Before his world turned upside down nearly eight years ago, Daryl "Chill" Mitchell was on the move, a young actor winning praise with a steady streak of scene-stealing turns in movies and television.
But in November 2001, that momentum was derailed. The 44-year-old actor was injured in a motorcycle accident that left him paralyzed from the waist down. Although he quickly adapted to life in a wheelchair, his status raised doubts about his acting future.
These days, Mitchell is back and he's rolling with the punch lines -- literally and figuratively. He is the key comic force behind "Brothers," a new comedy premiering on Fox tonight. His character is named "Chill," a wheelchair-bound owner of a sports bar who was seriously injured in a crash.
The show is driven by the personal tension between Chill and his brother Mike Trainor (Michael Strahan), a retired NFL player who is forced to abandon his expensive lifestyle and move back home with his parents. The two brothers have a love-hate relationship, fueled by insults and Chill's resentment over his brother's indirect involvement in the accident.
"Brothers" has already made its mark on the fall lineup as the only network prime-time live-action series centered around a minority family, and the first ethnic-based sitcom since "The Bernie Mac Show" left Fox in 2006 after five seasons.
Maneuvering around the Sony Studios soundstage in Culver City where the comedy is taped, Mitchell was the series' most energetic cheerleader, continually praising his costars and writers. For him, there's not even a question whether "Brothers" will be a hit.
"When we are successful, bells are going to ring," said Mitchell, a regular in "The John Larroquette Show" from 1993 to 1996. "We're working 100% to make this show as good as we can. I couldn't be more pleased."
"Brothers" is not Mitchell's first post-accident stint. He scored accolades when he co-starred on NBC's "Ed" as the owner of a bowling alley and has appeared on several series, including "Law & Order: Criminal Intent" and "The Suite Life of Zack and Cody."
But "Brothers" represents a long-time dream: In addition to starring in the show, he's also a producer and can often be found in the writers' room, hashing out story lines and jokes.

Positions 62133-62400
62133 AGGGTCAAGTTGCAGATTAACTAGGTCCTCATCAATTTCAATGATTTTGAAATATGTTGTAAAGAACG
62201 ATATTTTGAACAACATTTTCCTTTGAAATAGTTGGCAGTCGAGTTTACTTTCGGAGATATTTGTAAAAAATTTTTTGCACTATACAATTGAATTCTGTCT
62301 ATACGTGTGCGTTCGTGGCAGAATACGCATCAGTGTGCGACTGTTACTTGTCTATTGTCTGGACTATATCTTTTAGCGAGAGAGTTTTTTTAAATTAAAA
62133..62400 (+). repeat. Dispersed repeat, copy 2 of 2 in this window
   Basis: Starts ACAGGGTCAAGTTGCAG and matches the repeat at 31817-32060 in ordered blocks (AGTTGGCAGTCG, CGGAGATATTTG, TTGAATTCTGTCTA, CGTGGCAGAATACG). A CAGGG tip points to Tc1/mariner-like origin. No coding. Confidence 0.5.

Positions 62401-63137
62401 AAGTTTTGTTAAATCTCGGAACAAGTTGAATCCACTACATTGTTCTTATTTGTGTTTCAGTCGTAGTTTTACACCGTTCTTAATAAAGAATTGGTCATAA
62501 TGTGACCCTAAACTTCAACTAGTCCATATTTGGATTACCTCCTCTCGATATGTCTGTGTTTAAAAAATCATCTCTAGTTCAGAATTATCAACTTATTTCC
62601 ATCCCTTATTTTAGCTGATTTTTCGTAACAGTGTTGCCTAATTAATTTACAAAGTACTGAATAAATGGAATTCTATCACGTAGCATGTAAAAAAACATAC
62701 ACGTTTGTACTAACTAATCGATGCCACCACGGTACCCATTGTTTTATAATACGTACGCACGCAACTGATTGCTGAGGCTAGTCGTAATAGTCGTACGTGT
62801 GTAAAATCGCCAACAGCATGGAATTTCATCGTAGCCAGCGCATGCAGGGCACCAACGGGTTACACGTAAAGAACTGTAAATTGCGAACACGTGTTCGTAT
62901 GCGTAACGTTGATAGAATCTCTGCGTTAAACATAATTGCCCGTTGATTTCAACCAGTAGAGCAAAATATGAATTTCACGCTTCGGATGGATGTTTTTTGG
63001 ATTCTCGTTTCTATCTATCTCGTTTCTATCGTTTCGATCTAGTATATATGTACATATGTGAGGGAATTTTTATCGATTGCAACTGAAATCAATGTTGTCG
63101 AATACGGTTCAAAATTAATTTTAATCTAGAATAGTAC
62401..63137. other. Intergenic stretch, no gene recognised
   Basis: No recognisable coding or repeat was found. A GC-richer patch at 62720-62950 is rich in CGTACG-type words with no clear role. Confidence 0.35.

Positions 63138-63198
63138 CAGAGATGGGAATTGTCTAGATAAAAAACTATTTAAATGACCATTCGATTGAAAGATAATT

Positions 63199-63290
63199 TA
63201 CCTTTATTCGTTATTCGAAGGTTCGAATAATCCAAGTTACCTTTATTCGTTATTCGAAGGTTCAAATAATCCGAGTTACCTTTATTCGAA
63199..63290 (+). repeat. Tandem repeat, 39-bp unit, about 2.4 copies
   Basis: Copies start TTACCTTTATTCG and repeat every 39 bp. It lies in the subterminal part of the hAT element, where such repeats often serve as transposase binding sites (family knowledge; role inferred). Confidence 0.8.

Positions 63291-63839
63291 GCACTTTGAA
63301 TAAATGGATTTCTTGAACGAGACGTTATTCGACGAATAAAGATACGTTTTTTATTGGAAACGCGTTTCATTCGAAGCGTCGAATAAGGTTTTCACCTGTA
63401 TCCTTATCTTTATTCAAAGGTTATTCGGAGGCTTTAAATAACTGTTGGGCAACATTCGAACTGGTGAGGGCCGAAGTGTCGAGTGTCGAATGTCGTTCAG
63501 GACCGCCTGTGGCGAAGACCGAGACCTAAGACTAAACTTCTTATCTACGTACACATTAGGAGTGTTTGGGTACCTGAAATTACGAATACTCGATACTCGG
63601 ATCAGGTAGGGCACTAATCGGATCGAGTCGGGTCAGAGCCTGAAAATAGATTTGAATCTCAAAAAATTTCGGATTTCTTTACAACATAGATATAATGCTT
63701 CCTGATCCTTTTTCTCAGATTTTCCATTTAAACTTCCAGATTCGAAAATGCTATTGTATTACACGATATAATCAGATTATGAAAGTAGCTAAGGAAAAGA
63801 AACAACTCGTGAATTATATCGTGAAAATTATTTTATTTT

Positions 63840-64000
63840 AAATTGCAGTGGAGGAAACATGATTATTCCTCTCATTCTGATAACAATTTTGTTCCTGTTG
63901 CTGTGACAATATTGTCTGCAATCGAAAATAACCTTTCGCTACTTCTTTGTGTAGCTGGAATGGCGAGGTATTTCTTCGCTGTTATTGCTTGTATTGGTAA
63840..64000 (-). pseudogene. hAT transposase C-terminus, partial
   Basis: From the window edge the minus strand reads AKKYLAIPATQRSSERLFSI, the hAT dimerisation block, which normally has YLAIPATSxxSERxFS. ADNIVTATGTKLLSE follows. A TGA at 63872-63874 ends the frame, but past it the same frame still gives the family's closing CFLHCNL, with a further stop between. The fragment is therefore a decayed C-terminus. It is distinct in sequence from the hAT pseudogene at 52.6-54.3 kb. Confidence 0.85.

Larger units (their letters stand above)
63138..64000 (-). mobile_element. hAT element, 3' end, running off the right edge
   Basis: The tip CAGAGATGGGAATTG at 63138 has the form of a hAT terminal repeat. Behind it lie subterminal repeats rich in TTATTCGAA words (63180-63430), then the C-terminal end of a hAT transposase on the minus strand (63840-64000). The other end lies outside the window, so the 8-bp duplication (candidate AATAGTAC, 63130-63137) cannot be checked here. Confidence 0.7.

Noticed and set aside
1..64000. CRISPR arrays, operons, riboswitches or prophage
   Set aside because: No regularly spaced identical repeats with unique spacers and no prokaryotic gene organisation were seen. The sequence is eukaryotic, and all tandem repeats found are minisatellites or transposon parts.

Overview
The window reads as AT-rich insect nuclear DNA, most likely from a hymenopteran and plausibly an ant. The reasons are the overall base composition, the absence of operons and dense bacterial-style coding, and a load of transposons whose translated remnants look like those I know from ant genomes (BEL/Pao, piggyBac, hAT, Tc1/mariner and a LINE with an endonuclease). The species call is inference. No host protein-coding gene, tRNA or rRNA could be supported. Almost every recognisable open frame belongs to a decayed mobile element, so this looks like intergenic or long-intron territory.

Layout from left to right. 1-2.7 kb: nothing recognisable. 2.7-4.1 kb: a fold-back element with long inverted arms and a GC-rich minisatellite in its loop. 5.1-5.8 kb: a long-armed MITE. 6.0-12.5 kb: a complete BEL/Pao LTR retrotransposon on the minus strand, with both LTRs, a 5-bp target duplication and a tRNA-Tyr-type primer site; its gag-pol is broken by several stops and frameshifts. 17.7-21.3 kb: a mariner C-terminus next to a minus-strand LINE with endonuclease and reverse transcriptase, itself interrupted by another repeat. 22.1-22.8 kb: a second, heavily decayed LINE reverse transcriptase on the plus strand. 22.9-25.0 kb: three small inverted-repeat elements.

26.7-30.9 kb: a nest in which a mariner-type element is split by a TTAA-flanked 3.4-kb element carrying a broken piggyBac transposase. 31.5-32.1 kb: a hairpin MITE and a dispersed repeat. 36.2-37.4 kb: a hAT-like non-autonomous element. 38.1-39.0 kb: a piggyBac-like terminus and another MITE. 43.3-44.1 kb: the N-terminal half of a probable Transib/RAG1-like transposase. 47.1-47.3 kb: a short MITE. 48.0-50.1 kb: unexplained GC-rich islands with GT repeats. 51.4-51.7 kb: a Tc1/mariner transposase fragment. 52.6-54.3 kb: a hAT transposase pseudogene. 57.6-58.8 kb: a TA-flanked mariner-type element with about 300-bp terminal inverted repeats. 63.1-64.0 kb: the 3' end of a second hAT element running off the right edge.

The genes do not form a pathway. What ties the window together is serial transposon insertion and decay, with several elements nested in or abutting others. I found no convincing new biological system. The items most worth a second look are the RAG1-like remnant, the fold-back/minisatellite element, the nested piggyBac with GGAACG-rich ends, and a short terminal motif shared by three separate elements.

"This is what I've been pushing toward for 20 years -- to produce a show, to be No. 1 on the call sheet for the day," Mitchell said.
He and costar Strahan, who first met several years ago, appear particularly close. "It's so natural between us," said Strahan, a former star defensive end with the New York Giants who retired in 2008. "We really are like brothers. I know he's in that chair, but you don't even notice it after two minutes."
"Brothers" has its share of challenges ahead. Though Fox has a solid comedy base with animated series such as "The Simpsons," "Family Guy" and "American Dad," developing a live-action comedy in the last several years has been more problematic. Several comedies have failed, and "Til Death" has continually struggled since its premiere in 2006.
With its broad humor and constant bickering, "Brothers" is the kind of sitcom that has been largely abandoned by networks in favor of edgier, more sophisticated fare, such as "The Office, "30 Rock" and "Entourage."
Mitchell is also the only cast member with proven comic chops. Strahan, with his gap-toothed smile and warm demeanor, has been engaging as an analyst on "Fox NFL Sunday," but the show is his first acting gig. CCH Pounder ("The Shield") and Carl Weathers ("Rocky") are also more known for their dramatic skills.
"It's not even a problem," Mitchell said. "We click together so well, it feels like we've already been on the air a full season. There's no pressure. This is exactly where we want to be. This show is black to the future, baby!"
"Brothers" executive producer Don Reo, who cast Mitchell as a sarcastic newsstand owner when he produced "The John Larroquette Show in 1993," said he's noticed a change in the actor since the accident.
"Chill seems to be more positive now than he was then, more of a force," said Reo, who is also executive producer of "Til Death." "He's adopted this attitude that should be a lesson to all of us. He always looks at the bright side and refuses to accept limitations."